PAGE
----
IGI Securities Limited – Commodity News

Karachi, March 18, 2019 (PPI-OT): Crude Oil


U.S West Texas Intermediate crude oil futures finished sharply higher last week, putting the market in a position to challenge a major 50% to 61.8% retracement zone. Reaction to this zone is likely to determine the longer- term direction of the market. The market was underpinned last week by the OPEC-led production cuts and U.S sanctions against Iran and Venezuela. Triggering a surge to the upside was an unexpected drop in U.S crude oil inventories. The main trend is up. A trade through $59.25 will signal a resumption of the uptrend. A move through $54.87 will change the main trend to down. The main range is $75.80 to $43.46. Its retracement zone at $59.63 to $63.45 is the primary upside target. The short-term range is $43.46 to $59.25. If the trend changes to down then look for the selling to possibly extend into its retracement zone at $51.36 to $49.49.


Crude oil futures were lower in reaction to the latest information on OPEC production levels

The market is still torn between economic concerns and high U.S oil production on one hand and remarkable OPEC+ compliance on the other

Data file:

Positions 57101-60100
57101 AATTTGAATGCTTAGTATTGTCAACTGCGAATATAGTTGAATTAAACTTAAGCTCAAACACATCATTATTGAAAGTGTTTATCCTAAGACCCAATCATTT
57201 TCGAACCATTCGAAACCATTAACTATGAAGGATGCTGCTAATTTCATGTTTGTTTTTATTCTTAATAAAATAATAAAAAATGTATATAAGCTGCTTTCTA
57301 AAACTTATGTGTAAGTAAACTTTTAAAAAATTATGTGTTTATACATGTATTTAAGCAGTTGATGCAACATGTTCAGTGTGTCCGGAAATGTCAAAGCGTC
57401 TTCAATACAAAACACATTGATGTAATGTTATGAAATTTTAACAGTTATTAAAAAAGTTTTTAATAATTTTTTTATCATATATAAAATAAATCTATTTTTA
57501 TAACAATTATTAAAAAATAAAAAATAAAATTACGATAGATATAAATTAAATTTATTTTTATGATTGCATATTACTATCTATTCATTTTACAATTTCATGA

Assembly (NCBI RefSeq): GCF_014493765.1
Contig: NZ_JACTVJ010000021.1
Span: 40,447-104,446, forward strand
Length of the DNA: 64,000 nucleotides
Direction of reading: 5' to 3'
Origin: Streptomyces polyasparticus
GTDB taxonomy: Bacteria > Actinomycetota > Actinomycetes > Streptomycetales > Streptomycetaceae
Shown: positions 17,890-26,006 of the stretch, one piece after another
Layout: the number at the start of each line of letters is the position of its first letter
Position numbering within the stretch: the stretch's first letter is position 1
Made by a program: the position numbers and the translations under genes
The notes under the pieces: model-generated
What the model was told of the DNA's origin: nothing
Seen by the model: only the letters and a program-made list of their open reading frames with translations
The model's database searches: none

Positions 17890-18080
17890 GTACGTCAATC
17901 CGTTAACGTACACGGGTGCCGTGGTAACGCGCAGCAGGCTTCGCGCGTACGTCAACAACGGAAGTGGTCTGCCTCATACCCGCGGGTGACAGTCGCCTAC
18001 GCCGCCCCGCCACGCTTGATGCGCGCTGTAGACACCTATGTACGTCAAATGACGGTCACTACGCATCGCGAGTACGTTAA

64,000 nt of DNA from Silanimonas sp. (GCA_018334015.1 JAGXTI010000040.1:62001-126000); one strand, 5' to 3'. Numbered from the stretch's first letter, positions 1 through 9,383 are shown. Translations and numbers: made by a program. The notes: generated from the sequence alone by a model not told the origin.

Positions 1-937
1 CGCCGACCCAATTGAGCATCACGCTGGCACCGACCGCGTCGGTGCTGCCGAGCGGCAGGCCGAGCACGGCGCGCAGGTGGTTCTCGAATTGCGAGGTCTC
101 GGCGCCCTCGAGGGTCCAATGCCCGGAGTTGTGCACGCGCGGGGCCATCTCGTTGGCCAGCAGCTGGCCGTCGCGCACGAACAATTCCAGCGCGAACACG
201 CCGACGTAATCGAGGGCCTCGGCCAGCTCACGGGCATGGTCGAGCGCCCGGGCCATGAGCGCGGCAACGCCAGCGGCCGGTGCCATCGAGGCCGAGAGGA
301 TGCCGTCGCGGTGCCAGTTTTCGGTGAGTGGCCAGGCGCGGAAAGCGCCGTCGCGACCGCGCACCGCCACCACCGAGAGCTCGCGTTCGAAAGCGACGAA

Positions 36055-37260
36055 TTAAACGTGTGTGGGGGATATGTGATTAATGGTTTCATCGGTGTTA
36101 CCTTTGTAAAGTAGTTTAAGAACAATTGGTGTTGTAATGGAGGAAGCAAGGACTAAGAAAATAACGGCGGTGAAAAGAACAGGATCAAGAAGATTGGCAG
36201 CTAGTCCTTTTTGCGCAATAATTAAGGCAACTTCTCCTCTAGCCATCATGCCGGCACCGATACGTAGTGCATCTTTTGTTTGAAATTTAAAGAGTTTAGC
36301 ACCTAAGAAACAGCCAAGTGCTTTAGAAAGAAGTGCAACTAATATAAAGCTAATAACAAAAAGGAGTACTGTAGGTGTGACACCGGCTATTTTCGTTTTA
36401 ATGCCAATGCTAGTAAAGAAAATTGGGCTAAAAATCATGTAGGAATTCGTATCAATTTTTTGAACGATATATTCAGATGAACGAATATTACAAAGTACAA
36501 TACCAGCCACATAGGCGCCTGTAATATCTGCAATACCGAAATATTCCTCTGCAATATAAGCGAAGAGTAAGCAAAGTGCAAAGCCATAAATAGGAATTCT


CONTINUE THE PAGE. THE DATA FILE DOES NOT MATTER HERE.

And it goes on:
Brent prices hit their highest so far this year at $68.14, saw a gain of approximately 2.1% on the week

OPEC is due to meet in April and then again in June to decide its output policies

The United States has imposed stiff sanctions on OPEC’s third largest oil producer, Iran


Oil prices dipped today amid concerns that an economic downturn may dent fuel consumption, but crude markets remain broadly supported by supply cuts led by producer group OPEC and U.S sanctions against Iran and Venezuela.

Brent crude oil futures were at $67.03 per barrel, down 13 cents, or 0.2 percent, from their last close, but not far off the $68.14 per barrel 2019-high reached last week.

U.S West Texas Intermediate futures were at $58.32 per barrel, down 20 cents, or 0.3 percent, from their last settlement, and also not far off their 2019-high of $58.95 from the previous week.

The greatest downside risk to our oil price view is demand weakness on slower economic growth. Our base case is that global oil demand will increase by 1.3 million barrels per day in 2019.

The United States has been increasing its own oil exports steeply in recent months while imposing sanctions on Venezuela and Iran to reduce their shipments to global markets.

OPEC and its allies have cut output by 1.2 million barrels per day – or 1.2 percent of global demand, since January to help rebalance the global oil market and prop up prices.

After the review meeting on March 17 and 18, ministers from the so-called OPEC+ alliance will gather in Vienna next month, and again in June, to decide on output policy for the second half of the year.

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